When I was growing up, my mom went to the “beauty shop” every week to get her “hair done.”
That meant she went to Beth’s, the neighborhood salon, and Beth shampooed, conditioned and towel-dried her hair. Then, she wrapped her wet hair around rollers, and sat her in a chair under a hooded hair dryer.
Think Truvy in Steel Magnolias.
After sitting under the hair dryer, probably reading a romance novel, Beth styled mom’s hair and sprayed enough hair spray on it to last for the next week.
Then, Mom slept on a pillow with a satin pillow case to keep it from getting messed up.
Last week I had the pleasure of going with my mom to “get her hair done” at Helen’s, a salon she’s probably been going to since Beth died many years ago.
I had so much fun walking around that salon that my mom worried I’d offended Helen.
I couldn’t help myself.
It was a step back in time.
It made me think of Dolly Parton as Truvy saying, “I don’t trust anyone that does their own hair. I don’t think it’s normal.” Or, “The bigger the hair, the closer to God.”
I didn’t mean to be rude, I was just fascinated and impressed.
The thing about Helen’s and other salons like this is that they are not just places to get your hair done, they’re places of friendship and conversation that span decades, even generations.
Not only has Helen done my mom’s hair, she did my Grandma’s and two of my aunts’ hair. She knows a lot about my family.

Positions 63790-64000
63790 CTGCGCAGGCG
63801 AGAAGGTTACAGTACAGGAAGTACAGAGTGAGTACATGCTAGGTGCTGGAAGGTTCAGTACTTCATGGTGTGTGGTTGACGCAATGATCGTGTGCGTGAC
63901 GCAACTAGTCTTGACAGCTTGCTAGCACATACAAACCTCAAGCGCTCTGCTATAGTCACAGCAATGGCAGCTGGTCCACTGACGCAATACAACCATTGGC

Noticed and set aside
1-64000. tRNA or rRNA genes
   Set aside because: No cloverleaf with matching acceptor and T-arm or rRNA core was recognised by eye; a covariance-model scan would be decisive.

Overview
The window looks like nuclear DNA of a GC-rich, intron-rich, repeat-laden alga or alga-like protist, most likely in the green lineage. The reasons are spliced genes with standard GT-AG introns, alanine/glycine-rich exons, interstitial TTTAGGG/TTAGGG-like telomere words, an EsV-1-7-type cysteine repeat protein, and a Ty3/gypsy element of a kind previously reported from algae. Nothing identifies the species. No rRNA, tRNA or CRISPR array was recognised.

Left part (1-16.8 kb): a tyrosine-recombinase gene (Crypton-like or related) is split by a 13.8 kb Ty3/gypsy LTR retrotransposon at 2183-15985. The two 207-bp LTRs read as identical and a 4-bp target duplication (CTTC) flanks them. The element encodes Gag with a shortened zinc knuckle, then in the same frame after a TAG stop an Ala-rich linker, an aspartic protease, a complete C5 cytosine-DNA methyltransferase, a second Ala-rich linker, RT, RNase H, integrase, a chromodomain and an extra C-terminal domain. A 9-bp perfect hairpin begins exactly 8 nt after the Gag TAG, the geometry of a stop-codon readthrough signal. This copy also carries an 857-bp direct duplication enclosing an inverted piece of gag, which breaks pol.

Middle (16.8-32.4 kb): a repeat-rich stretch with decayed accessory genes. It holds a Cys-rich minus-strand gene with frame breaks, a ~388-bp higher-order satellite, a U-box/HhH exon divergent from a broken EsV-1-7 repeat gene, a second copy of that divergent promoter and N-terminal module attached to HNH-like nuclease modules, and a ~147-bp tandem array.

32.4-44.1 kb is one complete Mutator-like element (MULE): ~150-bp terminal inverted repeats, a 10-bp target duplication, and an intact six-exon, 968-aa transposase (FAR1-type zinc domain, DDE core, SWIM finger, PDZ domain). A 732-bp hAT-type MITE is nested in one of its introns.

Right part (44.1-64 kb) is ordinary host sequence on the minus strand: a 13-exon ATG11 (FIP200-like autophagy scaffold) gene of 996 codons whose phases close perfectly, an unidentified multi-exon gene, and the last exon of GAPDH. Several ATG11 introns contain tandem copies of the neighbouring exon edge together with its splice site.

She asked my mom about my aunt, who is now in a memory care unit of an assisted living facility.
“I miss her,” she said. “I remember when she started to get dementia. I was out of town and she called me and said, ‘Helen, where are you? I went to get my hair done and you weren’t there.'”
Helen said, “I’m on vacation. Remember, I told you I’d be out of town?”
My aunt didn’t remember.
“That was the beginning,” Helen said. “Then it just got worse. It was hard watching her go downhill.”
Helen even styled my Grandma’s and another aunt’s hair when they died so that they would look beautiful for their viewings and funerals.
While touring the salon, I heard my mom telling Helen about something, and then she said, “Helen, what would mama have done?”
Who has that kind of relationship with their hair stylist?
Not many of us can ask our hair stylist about how our mothers would have handled a situation or a problem.
It struck me as unique and beautiful that my family has “roots” (pun intended) with Helen’s hair salon.
My visits to the hair salon are never as personal or friendly as my mom’s visits to Helen’s.
The guy who does my hair is just that… a guy who does my hair.